Lawrence Lessig: America, Compromised

FRI, FEB 1, 2019 (59:14)

In America, Compromised Lawrence Lessig captures a snapshot of contemporary America and forms an argument on how the institutions of the American government have come to be the way they are. Throughout the book, Lessig shows that the modern problems plaguing corrupt political institutions cannot simply be blamed upon the "bad people" of society. Rather, Lessig argues that it is compromise that has brought down the American system.

Image: book cover

+ BIO: Lawrence Lessig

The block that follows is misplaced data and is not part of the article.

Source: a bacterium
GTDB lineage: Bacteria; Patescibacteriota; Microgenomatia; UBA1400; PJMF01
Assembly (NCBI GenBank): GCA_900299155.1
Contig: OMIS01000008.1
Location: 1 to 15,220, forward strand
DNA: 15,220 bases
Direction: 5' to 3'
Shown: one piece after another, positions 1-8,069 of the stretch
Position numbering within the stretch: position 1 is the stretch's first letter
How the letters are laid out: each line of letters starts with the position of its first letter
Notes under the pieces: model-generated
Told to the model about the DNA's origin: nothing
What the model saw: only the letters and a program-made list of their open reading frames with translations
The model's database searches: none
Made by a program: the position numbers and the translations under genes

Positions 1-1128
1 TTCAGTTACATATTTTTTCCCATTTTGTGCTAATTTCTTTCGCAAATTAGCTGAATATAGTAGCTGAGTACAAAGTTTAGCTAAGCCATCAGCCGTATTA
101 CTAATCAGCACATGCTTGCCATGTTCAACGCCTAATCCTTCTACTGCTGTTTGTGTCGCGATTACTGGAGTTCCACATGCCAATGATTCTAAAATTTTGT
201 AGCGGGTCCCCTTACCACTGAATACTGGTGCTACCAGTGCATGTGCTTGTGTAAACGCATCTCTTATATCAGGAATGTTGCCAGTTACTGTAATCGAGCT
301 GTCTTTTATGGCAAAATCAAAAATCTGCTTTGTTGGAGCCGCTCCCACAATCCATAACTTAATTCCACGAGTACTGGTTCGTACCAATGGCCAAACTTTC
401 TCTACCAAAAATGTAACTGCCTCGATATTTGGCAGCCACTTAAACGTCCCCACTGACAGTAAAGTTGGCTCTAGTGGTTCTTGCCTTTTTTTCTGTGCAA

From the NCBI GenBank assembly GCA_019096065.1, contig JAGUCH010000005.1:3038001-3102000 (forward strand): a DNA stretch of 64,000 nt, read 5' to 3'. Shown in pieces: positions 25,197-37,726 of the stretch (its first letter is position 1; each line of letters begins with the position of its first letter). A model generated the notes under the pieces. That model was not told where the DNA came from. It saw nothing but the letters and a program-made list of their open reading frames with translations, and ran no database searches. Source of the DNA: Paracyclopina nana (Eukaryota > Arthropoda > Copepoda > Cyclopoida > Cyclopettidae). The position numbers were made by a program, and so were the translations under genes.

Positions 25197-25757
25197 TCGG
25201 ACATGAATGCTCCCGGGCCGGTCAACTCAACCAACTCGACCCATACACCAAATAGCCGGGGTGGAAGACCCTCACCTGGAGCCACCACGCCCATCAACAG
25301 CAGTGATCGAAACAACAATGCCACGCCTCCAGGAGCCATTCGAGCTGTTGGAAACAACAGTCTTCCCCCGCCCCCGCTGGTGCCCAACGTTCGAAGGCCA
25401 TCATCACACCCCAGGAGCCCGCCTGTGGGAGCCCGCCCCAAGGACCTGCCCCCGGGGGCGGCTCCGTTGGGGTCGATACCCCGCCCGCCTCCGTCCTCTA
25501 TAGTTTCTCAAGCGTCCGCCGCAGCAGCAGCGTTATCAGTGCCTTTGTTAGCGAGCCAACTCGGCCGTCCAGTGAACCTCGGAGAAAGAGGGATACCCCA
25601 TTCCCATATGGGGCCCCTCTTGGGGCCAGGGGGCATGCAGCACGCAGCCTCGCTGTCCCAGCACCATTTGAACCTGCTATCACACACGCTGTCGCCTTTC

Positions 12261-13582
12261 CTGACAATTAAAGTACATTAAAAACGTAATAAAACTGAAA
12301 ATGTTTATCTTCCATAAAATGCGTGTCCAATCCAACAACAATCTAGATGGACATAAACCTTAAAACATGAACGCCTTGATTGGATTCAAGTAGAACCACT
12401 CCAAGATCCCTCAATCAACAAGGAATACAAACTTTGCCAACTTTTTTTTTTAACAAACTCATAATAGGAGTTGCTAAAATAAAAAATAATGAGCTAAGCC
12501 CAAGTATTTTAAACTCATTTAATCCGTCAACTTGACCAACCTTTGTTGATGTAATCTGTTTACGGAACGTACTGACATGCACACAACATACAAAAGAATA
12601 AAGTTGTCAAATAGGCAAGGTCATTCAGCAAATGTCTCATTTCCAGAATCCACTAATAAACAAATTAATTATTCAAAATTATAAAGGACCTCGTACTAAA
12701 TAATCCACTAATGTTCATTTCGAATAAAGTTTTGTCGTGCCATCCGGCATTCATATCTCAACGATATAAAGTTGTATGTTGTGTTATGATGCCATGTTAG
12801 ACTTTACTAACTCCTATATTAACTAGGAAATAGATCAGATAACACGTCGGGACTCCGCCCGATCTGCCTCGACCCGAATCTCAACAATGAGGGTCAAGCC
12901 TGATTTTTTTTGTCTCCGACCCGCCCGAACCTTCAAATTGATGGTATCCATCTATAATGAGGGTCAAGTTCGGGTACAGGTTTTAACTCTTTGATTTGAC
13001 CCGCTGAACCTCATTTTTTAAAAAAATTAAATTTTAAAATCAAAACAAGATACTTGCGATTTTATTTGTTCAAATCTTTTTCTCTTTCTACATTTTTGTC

Lawrence Lessig is the Director of the Edmond J. Safra Foundation Center for Ethics at Harvard University, and a Professor of Law at Harvard Law School. For much of his academic career, Lessig has focused on law and technology, especially as it affects copyright. He is the author of five books on the subject — Remix (2008), Code v2 (2007), Free Culture (2004), The Future of Ideas (2001) and Code and Other Laws of Cyberspace (1999) — and has served as lead counsel in a number of important cases marking the boundaries of copyright law in a digital age. His current academic work addresses the question of "institutional corruption" — roughly, influences within an economy of influence that weaken the effectiveness of an institution, or weaken public trust. His current work at the EJ Safra Lab oversees a 5 year research project addressing institutional corruption in a number of institutional contexts.

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